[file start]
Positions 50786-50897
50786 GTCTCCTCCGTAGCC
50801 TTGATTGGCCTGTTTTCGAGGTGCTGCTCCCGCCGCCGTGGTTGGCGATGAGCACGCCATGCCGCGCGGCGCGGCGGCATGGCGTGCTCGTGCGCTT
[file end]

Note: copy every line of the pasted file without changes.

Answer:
Positions 50786-50897
50786 GTCTCCTCCGTAGCC
50801 TTGATTGGCCTGTTTTCGAGGTGCTGCTCCCGCCGCCGTGGTTGGCGATGAGCACGCCATGCCGCGCGGCGCGGCGGCATGGCGTGCTCGTGCGCTT